Offertory Prayer

Invitation to the Offering
The offering you made last week empowered ministry within our congregation and in response to the needs of our community. It also helped support the work of ministries beyond the local church that reach people who are in desperate need to feel the touch of love and reconciliation. Through the World Service Fund, you made possible life-changing mission work led by the General Board of Global Ministries, in areas of clean water and sanitation. Almost 900 million people don’t have access to clean, safe water; and 2.5 billion people do not have safe sanitation. Through partnership across the church and with UMCOR and the Advance for Christ, United Methodists strive to meet this most basic need. This ministry happens thanks to the generous support of United Methodists like you. I invite you once again to give generously as we worship God through the sharing of our gifts, tithes and offerings.

Learn more about the work of the UMC to help people Access Safe Water at:www.umcor.org/UMCOR/Programs/Global-Health/Water-and-Sanitation

July 20, 2014 -- Sixth Sunday after Pentecost/in Kingdomtide
Holy God who chose to live among us: You remind us that in your creation good and evil exist side by side. We know that the evil can come in subtle ways, valuing the regard of others more than seeking to please you, putting self-promotion before compassion for others, or turning a blind eye to injustice. May the gifts we give this morning be our affirmation to choose the good over the evil, and what serves your loving purpose over what denies it. Help us to bear fruit, and may our lives be deemed worthy at the time of harvest. We pray in the holy name of Jesus, our Savior and Redeemer. Amen. (Matthew 13:24-30, 36-43)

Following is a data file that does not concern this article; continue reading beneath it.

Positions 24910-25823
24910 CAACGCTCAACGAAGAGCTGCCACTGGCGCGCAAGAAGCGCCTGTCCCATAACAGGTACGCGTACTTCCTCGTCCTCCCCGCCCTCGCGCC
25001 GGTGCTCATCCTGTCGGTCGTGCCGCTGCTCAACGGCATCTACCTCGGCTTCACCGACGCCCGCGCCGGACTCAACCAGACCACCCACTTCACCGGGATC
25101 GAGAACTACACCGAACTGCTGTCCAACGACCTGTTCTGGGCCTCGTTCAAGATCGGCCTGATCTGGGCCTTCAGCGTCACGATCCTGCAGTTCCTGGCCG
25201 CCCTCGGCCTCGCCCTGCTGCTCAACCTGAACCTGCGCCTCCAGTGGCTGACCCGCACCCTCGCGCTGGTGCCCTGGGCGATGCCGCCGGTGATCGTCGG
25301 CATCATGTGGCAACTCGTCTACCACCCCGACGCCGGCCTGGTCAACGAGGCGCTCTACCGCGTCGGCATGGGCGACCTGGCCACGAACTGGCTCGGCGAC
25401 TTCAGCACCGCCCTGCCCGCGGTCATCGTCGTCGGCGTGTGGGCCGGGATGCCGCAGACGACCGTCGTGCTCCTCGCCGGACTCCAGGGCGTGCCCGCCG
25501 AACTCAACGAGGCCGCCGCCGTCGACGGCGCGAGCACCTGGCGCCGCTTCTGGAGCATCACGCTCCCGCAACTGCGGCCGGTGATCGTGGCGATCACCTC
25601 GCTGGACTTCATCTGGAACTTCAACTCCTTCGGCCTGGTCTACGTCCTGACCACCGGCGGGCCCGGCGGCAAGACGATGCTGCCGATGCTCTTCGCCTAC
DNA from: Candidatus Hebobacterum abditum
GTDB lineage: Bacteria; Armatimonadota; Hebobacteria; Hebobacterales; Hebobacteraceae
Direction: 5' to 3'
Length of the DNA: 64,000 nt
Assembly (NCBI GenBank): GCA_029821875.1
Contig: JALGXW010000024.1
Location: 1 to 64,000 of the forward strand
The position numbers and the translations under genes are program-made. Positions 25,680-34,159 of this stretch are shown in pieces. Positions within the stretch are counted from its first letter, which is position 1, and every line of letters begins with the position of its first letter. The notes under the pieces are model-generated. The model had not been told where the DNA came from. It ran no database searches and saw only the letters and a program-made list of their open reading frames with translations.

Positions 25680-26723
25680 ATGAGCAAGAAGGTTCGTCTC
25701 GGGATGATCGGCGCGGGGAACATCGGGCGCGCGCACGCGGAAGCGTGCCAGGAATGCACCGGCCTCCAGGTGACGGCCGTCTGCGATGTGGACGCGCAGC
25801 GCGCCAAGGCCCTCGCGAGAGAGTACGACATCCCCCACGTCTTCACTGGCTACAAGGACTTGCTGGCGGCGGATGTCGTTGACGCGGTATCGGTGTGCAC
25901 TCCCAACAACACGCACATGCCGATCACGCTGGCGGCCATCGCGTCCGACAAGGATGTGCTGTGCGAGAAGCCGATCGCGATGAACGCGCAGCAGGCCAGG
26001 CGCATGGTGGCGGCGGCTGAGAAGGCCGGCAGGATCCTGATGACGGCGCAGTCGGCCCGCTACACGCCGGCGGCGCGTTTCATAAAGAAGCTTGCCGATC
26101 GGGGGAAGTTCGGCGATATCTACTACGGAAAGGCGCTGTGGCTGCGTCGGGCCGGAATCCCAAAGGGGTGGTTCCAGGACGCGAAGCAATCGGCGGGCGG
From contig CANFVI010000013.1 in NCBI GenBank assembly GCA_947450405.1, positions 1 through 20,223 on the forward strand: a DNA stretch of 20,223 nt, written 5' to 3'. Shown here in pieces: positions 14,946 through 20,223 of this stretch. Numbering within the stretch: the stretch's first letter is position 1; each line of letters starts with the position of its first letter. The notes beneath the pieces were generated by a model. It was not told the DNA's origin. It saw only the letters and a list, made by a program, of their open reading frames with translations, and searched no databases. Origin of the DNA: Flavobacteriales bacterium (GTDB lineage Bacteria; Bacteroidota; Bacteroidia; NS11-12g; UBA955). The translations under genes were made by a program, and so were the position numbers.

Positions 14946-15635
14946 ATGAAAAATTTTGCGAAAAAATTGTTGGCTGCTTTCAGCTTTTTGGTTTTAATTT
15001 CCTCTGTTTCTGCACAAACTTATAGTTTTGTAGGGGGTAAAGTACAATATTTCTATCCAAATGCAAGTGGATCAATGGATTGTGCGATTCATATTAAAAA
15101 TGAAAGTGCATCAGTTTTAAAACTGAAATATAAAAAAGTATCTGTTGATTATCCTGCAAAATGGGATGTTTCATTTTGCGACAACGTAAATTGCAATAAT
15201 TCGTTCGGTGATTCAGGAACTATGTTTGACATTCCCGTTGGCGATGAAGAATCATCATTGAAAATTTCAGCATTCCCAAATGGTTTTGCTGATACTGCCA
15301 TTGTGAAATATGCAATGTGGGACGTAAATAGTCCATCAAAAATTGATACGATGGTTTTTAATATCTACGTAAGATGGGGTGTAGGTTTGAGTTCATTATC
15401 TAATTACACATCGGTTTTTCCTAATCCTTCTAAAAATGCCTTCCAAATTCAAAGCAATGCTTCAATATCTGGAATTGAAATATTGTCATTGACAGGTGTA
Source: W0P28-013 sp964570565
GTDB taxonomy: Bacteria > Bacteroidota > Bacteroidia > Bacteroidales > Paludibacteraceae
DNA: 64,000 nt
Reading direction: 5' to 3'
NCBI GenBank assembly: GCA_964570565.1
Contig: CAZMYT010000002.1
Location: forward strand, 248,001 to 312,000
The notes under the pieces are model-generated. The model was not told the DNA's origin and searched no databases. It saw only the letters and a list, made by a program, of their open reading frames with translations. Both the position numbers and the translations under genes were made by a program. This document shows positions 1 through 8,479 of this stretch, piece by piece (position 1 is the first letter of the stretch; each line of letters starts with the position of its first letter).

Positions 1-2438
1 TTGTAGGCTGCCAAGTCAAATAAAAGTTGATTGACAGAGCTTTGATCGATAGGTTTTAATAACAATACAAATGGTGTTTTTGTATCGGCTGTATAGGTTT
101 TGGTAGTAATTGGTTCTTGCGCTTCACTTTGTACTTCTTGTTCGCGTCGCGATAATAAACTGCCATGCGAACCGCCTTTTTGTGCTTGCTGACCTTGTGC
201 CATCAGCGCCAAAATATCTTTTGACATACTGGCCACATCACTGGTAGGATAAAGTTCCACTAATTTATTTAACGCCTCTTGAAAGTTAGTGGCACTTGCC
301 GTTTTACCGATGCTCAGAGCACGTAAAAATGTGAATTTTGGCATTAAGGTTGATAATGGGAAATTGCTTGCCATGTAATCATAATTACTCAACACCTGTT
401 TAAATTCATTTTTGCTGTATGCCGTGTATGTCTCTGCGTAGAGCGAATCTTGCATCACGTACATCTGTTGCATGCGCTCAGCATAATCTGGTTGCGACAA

"Prayers by Ken Sloan. Copyright General Board of Discipleship. www.GBOD.org Used by permission."

Friday, May 25, 2012

What do Strangers Have to Say to Us? a Reflection on Acts 2:14-21

Here is part of the poem, "Pentecost," offered by Jan L. Richardson:
....
and I am not persuaded
that if we look alike
God will love us more.

I believe God loves the languages
of those struggling to speak
the words embedded in our flesh
of every shape and hue.

And I believe God blesses
every space where we are welcomed
to speak with tongues of fire
and hear with hearts aflame.
I found the poem in her book, In Wisdom's Path: Discovering the Sacred in Every Season.

Her thoughts have forced me to rethink the Pentecost message. Have I been too restrictive in my definition of language?

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